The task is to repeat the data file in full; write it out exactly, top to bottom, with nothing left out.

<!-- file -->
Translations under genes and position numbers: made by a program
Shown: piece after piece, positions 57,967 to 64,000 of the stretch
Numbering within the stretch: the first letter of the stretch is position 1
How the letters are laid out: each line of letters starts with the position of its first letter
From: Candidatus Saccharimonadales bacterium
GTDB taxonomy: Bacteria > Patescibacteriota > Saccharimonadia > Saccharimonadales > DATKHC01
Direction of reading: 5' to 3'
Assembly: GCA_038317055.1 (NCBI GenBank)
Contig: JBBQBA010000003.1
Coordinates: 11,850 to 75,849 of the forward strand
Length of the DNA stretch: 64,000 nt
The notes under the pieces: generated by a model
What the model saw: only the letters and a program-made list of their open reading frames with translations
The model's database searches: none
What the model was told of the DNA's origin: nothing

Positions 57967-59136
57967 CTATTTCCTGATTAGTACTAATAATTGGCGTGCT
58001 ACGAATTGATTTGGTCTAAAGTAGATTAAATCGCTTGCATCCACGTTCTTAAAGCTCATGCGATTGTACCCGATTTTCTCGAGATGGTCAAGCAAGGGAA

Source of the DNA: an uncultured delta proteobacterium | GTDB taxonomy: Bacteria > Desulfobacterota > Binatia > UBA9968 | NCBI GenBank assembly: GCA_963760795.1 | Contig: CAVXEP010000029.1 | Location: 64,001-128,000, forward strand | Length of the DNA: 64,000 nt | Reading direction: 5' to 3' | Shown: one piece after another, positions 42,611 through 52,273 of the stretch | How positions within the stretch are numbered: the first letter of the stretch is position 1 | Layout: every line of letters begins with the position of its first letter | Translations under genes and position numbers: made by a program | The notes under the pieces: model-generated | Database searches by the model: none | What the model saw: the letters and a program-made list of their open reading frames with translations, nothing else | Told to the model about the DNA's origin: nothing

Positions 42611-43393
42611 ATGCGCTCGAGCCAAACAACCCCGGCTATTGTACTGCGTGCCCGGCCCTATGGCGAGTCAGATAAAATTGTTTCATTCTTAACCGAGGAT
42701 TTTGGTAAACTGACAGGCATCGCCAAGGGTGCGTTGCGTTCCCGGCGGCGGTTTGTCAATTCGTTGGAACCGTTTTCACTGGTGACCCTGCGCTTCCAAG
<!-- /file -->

Translations under genes and position numbers: made by a program
Shown: piece after piece, positions 57,967 to 64,000 of the stretch
Numbering within the stretch: the first letter of the stretch is position 1
How the letters are laid out: each line of letters starts with the position of its first letter
From: Candidatus Saccharimonadales bacterium
GTDB taxonomy: Bacteria > Patescibacteriota > Saccharimonadia > Saccharimonadales > DATKHC01
Direction of reading: 5' to 3'
Assembly: GCA_038317055.1 (NCBI GenBank)
Contig: JBBQBA010000003.1
Coordinates: 11,850 to 75,849 of the forward strand
Length of the DNA stretch: 64,000 nt
The notes under the pieces: generated by a model
What the model saw: only the letters and a program-made list of their open reading frames with translations
The model's database searches: none
What the model was told of the DNA's origin: nothing

Positions 57967-59136
57967 CTATTTCCTGATTAGTACTAATAATTGGCGTGCT
58001 ACGAATTGATTTGGTCTAAAGTAGATTAAATCGCTTGCATCCACGTTCTTAAAGCTCATGCGATTGTACCCGATTTTCTCGAGATGGTCAAGCAAGGGAA

Source of the DNA: an uncultured delta proteobacterium | GTDB taxonomy: Bacteria > Desulfobacterota > Binatia > UBA9968 | NCBI GenBank assembly: GCA_963760795.1 | Contig: CAVXEP010000029.1 | Location: 64,001-128,000, forward strand | Length of the DNA: 64,000 nt | Reading direction: 5' to 3' | Shown: one piece after another, positions 42,611 through 52,273 of the stretch | How positions within the stretch are numbered: the first letter of the stretch is position 1 | Layout: every line of letters begins with the position of its first letter | Translations under genes and position numbers: made by a program | The notes under the pieces: model-generated | Database searches by the model: none | What the model saw: the letters and a program-made list of their open reading frames with translations, nothing else | Told to the model about the DNA's origin: nothing

Positions 42611-43393
42611 ATGCGCTCGAGCCAAACAACCCCGGCTATTGTACTGCGTGCCCGGCCCTATGGCGAGTCAGATAAAATTGTTTCATTCTTAACCGAGGAT
42701 TTTGGTAAACTGACAGGCATCGCCAAGGGTGCGTTGCGTTCCCGGCGGCGGTTTGTCAATTCGTTGGAACCGTTTTCACTGGTGACCCTGCGCTTCCAAG